Greening the STL Map Room

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Gateway Greening staff members worked with STL Map Room Site Coordinator Emily Catedral to mark current St. Louis LRA locations as part of their contribution to the STL Map Room project.

This week the Gateway Greening staff found a new way to highlight school & community gardens throughout St. Louis City – by teaming up with the STL Map Room project!

STL Map Room is a collaborative project between COCA (Center of Creative Arts) and The Office for Creative Research. On March 3, the partnership took over the shuttered Stevens Middle School in St. Louis, MO to create the St. Louis Map Room: a community space for creating and exploring original, interpretive maps of the city that reflect the personal stories and lived experiences of its residents.

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Gateway Greening Youth Educator Meg Holmes marking school garden locations throughout St. Louis City.

Last Thursday several Gateway Greening staff members spent the morning working with Emily Catedral of the STL Map Room to create a 10’x10’ canvas map of St. Louis City which our experience as urban agriculture advocates in the city.

It was a powerful experience as Catedral worked with staff to pull up a range of map data dating back to as early as the late 1800s and covering a range of topics: public transportation, residential and industrial zoning, racial distribution, public income and healthcare census records, and more. By adding a selection of school and community gardens throughout the city and projecting historical map data over top, it didn’t take long to observe how the locations of currently existing community gardens often correlated to St. Louis City’s zoning and financial policy decisions made as far back as the early 1900s.

After a great deal of debate and discussion, our staff narrowed down the list of possible data points that could be included to focus on current LRA land distribution, existing public green spaces, and a selection of school and community gardens throughout the city. The Gateway Greening map has joined others created by schools, non-profits, and the general public from around St. Louis and will be on display at the Stevens Middle School until April 9, 2017. Afterwards, the maps will be displayed in various locations throughout St. Louis for an undefined amount of time before being added to the City Archives.

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Gateway Greening’s contribution to the STL Map Room project, highlighting many of St. Louis City’s school & community gardens, public green spaces, and LRA land.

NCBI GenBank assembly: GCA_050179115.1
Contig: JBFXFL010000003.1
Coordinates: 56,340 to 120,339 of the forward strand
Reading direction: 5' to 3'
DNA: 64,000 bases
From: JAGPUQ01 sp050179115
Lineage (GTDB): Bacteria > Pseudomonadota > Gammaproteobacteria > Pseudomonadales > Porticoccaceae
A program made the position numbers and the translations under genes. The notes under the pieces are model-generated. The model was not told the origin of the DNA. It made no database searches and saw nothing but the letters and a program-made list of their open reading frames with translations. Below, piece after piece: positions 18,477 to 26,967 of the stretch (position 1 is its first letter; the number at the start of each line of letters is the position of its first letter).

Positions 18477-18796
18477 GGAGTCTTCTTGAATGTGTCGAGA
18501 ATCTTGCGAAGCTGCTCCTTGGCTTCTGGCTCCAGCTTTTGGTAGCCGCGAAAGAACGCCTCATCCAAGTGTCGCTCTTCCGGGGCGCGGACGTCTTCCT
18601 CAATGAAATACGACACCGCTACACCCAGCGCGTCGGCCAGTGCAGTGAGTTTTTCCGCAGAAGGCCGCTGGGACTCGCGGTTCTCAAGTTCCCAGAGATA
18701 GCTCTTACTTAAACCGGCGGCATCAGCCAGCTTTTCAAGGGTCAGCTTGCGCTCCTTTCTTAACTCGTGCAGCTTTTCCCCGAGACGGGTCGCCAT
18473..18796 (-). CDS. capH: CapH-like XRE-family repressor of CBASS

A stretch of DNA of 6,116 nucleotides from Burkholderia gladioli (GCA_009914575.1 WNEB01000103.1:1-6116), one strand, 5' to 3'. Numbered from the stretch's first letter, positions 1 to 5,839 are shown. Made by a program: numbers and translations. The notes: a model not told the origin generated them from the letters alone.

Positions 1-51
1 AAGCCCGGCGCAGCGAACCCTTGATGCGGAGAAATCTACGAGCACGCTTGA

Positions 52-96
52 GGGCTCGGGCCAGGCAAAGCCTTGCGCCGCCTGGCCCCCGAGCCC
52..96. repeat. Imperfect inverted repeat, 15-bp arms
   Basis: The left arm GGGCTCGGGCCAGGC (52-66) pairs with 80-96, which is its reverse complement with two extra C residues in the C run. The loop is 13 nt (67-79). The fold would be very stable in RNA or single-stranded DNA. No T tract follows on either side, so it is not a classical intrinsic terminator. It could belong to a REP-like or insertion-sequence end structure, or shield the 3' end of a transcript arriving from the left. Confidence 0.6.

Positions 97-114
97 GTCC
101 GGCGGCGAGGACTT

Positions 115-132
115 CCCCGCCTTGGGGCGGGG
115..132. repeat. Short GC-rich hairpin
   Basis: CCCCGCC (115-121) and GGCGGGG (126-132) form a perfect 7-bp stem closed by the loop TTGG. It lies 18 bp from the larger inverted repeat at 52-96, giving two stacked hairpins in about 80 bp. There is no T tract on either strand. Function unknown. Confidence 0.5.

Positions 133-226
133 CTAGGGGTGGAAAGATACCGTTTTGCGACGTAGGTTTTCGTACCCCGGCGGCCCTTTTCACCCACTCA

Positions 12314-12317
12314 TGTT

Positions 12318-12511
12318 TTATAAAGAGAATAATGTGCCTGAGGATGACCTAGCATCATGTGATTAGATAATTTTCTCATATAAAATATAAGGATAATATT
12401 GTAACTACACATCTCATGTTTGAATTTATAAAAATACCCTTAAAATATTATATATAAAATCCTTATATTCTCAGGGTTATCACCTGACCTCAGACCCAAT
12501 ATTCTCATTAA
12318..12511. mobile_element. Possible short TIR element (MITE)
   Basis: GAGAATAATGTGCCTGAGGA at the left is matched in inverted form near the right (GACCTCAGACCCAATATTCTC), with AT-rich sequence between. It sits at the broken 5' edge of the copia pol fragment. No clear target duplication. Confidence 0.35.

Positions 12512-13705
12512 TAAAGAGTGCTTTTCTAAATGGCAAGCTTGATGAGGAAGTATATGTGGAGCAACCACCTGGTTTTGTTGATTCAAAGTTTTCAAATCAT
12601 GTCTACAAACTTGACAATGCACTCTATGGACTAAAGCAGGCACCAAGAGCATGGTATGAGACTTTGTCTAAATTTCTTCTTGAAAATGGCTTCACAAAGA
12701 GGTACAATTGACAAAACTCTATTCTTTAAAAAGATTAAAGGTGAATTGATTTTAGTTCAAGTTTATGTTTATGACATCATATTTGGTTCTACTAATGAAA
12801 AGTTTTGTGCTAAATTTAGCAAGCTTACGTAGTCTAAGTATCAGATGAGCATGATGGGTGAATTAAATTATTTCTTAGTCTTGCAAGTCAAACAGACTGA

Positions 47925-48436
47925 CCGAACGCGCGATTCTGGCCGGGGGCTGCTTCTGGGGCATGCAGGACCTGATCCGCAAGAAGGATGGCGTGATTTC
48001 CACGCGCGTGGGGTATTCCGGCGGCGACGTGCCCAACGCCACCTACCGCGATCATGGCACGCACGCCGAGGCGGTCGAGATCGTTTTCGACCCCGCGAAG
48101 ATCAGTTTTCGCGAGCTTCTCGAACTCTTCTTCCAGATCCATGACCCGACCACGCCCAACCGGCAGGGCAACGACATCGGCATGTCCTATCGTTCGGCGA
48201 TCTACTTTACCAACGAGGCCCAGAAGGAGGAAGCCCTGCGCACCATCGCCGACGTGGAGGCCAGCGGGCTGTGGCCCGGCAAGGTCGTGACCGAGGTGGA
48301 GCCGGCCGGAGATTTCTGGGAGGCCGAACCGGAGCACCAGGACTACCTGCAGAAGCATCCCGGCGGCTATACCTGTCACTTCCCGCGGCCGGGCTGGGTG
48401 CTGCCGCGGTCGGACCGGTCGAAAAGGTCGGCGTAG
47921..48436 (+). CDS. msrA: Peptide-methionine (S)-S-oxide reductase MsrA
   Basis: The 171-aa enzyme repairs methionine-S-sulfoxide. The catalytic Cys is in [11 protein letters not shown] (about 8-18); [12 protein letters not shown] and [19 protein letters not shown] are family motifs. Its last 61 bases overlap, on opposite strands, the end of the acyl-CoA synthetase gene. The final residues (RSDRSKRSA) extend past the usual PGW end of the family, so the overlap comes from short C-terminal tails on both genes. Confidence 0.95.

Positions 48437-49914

Discover more about this fascinating project by visiting the STL Map Room website, or find out how you can participating by contacting Emily Catedral at [email protected].

Volunteers Spring Cleaning School Gardens

Saint Louis Public Schools have spring break next week, so students throughout the district have been tackling big projects in their gardens. Some of the garden projects were simply too big for students to complete during class time. Thanks to a bit of help from some amazing volunteers, the school gardens will be ready for warmer weather and planting after spring break.

Clay Elementary

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It may have been freezing, but the Washington University Danforth Scholars were a cheerful and energetic volunteer group!
Last week the Washington University Danforth Scholars braved cold weather to spent a day of their own spring break working outside in freezing temperatures at Clay Elementary last week. When they signed up, they did not anticipate needing warm layers and hand warmers, but nonetheless they worked hard throughout the school day! 
The Danforth Scholars kept warm by moving mulch and compost, and tackled a tricky rebuild project of older raised  garden beds. Throughout the day, these volunteers also visited classes and assisted with lessons on weather and ecosystems, pairing up with third graders as they made their weekly weather and plant observations. It may have been colder than expected, but the Clay Elementary students had a great deal of fun with the Danforth Scholars volunteers.


Gateway Elementary

Throughout the week, middle school students from the Wyman Center, a teen outreach and support program, also worked in various Gateway Greening school gardens to prepare for spring. On Thursday, Ferguson Middle Schoolers from the Wyman Center volunteered at Gateway Elementary. The Ferguson students worked with Gateway Elementary’s fourth grade students to finish installing new garden beds, moving endless buckets of soil and compost into new double-high beds and pulled out piles of weeds.

Along the way, Gateway fourth graders fearlessly held giant earthworms and taught the middle school students about worms, and the Ferguson middle schoolers demonstrated excellent wheelbarrow skills. It was truly a community event with partners from MU Extension and Gateway Michael School coming out to work in the school garden with the students.

For students to get the most out of their gardens, extra help is needed throughout the school year, but especially in spring. It takes considerable effort preparing the soil, moving mulch onto pathways, and expanding garden beds before the growing season begins.

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Endless buckets of fresh compost and plenty of humor at Gateway Elementary’s school garden last week.